• I love those 2 women, they are such a beautiful example of wisdom, boldness and strength!

  • appledees

    This story is so powerful. These women had serious courage!!!
    Question: aren’t they Egyptian midwives…?

    • Mindy

      Yes! They were Egyptian! But they feared the God of the Israelites, so there was something very tangibly different about the God of the Israelites that prompted these Egyptian women to disobey their own Govt and obey a “hidden” deity instead.

    • Esther

      Verse 15 indicates that they were Hebrew

  • Nmalosky

    Some of us are struggling with the term “fear”. I thought this was helpful .http://www.crosswalk.com/devotionals/desiringgod/desiring-god-week-of-2-13.html

    • Lauren

      This was very helpful. After reading this extra devotion the SRT devotion is easier to make sense of. Thanks for sharing!

  • This day’s readings truly call us Women in the Word to fear our Lord but not because he is a mean God but rather because He is the source of our lives. As He worked through Siphrah and Puah, we are, too, called to bring life and let it flow. I’d even go a step further, in these days of disposable decisions; we are being called to defend life, to fight for it. Women are bombarded with the ideology of women’s rights and get lost in the process and lose themselves in the gibberish of this and that but God’s word is as real today as it was in Siphrah and Puah’s time and we must defend life at all costs for the unborn and old alike. Sisters, I ask you to join me in prayer for those government officials whom are pushing to pass a law that would enable doctors to end-of-life drugs to our elderly who may be suffering a debilitating disease and of course to end abortion not only in our country but in the world. May we be the Siphrahs and Puahs of our times!!

  • missiesan

    I read this yesterday and thought it posed such a challenge for me. I am a very anxious and fearful person, but I have been learning this year to let the only fear in my life be the Fear of the Lord, because He is great, He is always in control no matter what. Huzzah for reassurance!

    Anyhow, today I came across this song and well it just sums up the meditation for this day. It's called Leaning by 10,000 Fathers https://www.youtube.com/watch?v=dT1wcCiQS88


  • Antimony

    ” Christ set the standard for us to follow—God’s love and law trump everything else”. He said the 2 greatest commandments: 1) Love God. 2) Love people. If those two principles govern my life, I will make the right choice every time. When I put myself in the #1 or #2 position, problems develop quickly

  • Kasey Summers

    If I fear God I have nothing else to fear!! He is my Protector! He has everything in control. Although I might not know what the future holds, I know WHO holds it and that’s all that matters!

  • This was really encouraging to me because my husband and I are about to make a big move and begin doing some mission work. This is exciting but doesn’t make a lot of sense to our families. It also means a lot of sacrifice and giving up a lot of things. Some days I want to dig my heels in and say, “No God it’s too much, you are asking too much”. But then I’m reminded that this life and this world holds nothing for me and that he is my reward. Through this transition and as we go forward I want to be able to look back and say that I feared the Lord more than any other aspect of this change. Oh, he is so worth it and getting to tell and show others that is so much more a perfect nursery for my babies or the right clothes or knowing the latest news or seeing the popular movies.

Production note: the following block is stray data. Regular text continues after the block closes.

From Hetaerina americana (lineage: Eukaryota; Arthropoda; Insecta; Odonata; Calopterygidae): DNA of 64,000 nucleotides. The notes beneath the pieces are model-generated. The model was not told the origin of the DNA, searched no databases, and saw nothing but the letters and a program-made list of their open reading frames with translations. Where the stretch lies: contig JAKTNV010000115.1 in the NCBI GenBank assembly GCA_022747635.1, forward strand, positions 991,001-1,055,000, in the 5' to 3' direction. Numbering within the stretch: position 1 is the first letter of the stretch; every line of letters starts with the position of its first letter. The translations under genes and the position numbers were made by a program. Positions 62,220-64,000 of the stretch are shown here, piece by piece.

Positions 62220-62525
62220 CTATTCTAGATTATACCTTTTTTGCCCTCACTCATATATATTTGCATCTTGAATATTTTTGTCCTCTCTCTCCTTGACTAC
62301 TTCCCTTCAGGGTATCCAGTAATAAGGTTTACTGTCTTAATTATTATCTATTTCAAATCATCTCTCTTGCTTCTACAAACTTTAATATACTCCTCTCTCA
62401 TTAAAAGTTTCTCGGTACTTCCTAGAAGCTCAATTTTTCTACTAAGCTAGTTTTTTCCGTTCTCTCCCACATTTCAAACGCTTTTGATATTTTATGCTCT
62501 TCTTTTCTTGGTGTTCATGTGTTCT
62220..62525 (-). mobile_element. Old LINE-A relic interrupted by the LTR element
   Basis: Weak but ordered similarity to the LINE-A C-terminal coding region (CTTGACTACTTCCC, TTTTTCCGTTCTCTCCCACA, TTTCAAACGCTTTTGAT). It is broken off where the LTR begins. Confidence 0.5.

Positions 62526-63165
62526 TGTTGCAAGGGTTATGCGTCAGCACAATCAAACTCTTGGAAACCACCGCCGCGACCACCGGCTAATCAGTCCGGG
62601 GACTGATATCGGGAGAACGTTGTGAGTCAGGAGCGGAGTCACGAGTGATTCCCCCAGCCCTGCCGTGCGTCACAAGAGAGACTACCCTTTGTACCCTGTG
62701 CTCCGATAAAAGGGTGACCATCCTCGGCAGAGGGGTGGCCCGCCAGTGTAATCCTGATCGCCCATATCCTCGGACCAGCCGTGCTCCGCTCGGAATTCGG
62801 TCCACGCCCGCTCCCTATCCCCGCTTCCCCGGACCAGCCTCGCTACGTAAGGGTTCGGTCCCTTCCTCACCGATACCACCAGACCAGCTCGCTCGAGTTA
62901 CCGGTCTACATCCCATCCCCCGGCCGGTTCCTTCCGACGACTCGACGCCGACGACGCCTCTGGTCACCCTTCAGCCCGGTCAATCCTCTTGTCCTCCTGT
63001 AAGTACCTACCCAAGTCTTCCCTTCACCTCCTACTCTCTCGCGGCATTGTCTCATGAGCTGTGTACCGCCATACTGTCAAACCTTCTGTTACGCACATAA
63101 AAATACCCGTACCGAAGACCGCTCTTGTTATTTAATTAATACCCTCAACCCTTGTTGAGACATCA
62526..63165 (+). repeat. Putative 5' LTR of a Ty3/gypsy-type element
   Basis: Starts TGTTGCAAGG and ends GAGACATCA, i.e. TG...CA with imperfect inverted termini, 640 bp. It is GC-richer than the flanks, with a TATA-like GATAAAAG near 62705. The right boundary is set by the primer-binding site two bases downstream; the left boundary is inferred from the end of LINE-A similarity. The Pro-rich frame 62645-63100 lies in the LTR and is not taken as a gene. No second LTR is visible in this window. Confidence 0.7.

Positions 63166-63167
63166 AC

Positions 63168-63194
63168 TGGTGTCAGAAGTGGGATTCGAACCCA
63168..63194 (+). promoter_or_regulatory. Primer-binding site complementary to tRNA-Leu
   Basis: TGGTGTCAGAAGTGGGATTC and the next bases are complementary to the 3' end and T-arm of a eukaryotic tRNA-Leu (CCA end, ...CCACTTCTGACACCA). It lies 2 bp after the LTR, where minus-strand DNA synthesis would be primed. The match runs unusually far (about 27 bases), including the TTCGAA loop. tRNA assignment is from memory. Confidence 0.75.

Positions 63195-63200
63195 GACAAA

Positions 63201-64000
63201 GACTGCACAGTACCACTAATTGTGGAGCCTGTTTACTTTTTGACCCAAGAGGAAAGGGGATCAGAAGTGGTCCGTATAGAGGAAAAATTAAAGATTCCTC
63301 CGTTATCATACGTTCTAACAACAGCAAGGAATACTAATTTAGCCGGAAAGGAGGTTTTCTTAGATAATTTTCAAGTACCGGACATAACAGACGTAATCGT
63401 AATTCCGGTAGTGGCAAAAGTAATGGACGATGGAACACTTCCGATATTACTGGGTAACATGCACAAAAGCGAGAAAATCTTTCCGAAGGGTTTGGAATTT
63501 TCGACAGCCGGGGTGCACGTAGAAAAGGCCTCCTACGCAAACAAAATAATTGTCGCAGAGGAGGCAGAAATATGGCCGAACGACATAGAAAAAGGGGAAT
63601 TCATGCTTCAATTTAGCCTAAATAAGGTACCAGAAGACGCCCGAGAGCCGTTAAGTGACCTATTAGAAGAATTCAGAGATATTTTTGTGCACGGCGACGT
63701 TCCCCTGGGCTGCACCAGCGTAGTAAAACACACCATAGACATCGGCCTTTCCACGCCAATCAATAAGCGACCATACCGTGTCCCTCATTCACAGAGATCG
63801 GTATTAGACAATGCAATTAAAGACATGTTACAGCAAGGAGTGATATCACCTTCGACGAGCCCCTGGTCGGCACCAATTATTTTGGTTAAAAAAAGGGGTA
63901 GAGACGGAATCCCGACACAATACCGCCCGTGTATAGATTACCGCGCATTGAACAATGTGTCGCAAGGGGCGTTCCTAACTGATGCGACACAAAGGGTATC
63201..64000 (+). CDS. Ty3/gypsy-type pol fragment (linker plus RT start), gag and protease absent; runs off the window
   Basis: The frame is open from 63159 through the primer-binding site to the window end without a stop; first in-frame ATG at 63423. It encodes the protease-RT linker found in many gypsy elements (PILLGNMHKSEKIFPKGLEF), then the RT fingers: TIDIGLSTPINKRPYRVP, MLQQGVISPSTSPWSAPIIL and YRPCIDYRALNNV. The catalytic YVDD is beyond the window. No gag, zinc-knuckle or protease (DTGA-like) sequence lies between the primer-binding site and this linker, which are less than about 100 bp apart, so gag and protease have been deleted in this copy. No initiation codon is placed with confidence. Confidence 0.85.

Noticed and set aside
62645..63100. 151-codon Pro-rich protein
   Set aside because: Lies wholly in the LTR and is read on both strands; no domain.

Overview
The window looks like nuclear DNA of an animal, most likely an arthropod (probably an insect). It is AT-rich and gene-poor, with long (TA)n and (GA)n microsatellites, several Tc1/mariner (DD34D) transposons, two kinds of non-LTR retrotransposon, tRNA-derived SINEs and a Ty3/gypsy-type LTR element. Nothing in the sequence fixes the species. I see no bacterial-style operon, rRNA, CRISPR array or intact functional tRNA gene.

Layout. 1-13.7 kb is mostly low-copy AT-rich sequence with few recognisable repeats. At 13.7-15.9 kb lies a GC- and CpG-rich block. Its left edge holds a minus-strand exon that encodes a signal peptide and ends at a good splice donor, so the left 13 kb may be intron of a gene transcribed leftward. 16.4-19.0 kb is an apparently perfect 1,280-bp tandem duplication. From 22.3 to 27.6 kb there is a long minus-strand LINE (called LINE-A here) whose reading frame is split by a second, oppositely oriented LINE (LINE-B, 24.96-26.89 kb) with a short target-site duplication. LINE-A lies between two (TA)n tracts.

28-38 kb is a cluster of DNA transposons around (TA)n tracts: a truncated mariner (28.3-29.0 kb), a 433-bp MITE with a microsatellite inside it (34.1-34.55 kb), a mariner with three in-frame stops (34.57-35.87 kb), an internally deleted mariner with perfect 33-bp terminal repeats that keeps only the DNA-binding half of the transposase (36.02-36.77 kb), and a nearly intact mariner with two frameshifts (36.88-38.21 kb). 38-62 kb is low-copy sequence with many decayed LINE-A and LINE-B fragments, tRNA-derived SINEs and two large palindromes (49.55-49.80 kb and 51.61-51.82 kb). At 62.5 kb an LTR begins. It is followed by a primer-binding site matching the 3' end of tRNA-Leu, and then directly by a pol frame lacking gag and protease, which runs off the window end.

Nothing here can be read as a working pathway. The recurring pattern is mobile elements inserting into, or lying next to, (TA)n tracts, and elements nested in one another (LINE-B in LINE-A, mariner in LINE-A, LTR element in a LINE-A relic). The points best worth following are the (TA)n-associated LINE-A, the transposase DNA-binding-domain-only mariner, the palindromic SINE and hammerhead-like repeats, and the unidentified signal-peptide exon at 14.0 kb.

• Michelle Trombley

      You are spot on… It’s hard to remember that sometimes in a world that focuses so much on earthly “things”. Blessings to you as you share His love! You are truly doing what God created us to do!

    • Anna Buchanan

      Thanks for the encouragement Gabby! I too am about to make a big move for my first job and there are many days when I too want to dig my feet into the ground and say, “No God. This is too much.” How beautiful to be reminded that when we fear God alone we have no need to fear anything else!!

    • Leann

      Hi Gabby, stay strong in your calling… Not too long ago I didn’t understand my daughter and her husband doing campus ministry . I worried about their finances and future children. But they have been such a witness to me , my husband and children that they actually helped us grow closer to Jesus and understand their sacrifices in His name. YOU are a witness for your family and I pray they will see Jesus through you! You are affecting generations just like the midwives;)

  • What amazed me most in this passage is that God felt it was very important to name these women. There are many women in the Bible where women are not name but for God to name these women for us shows that their job was important and by them honoring Him her honored them.

  • Fear of man had always been a struggle for me. What a great reminder this morning and what an amazing example we have in these two women.

  • Wow! Talk about confirmation. My husband Rick, my son Dillon and I were talking about our new commitment to God and our faith just Friday night and we all agreed that this may mean losing friends. We also all agreed that it’s ok if that happens and we only have to worry about what God thinks. He’s got our backs! Shiprah and Puah could have lost their lives – not just friends, their lives! – but chose to do the right think by God. This makes it a no brainer. I want to some day hear “well done good and faithful servant” and all I have to do is please Him? Yes!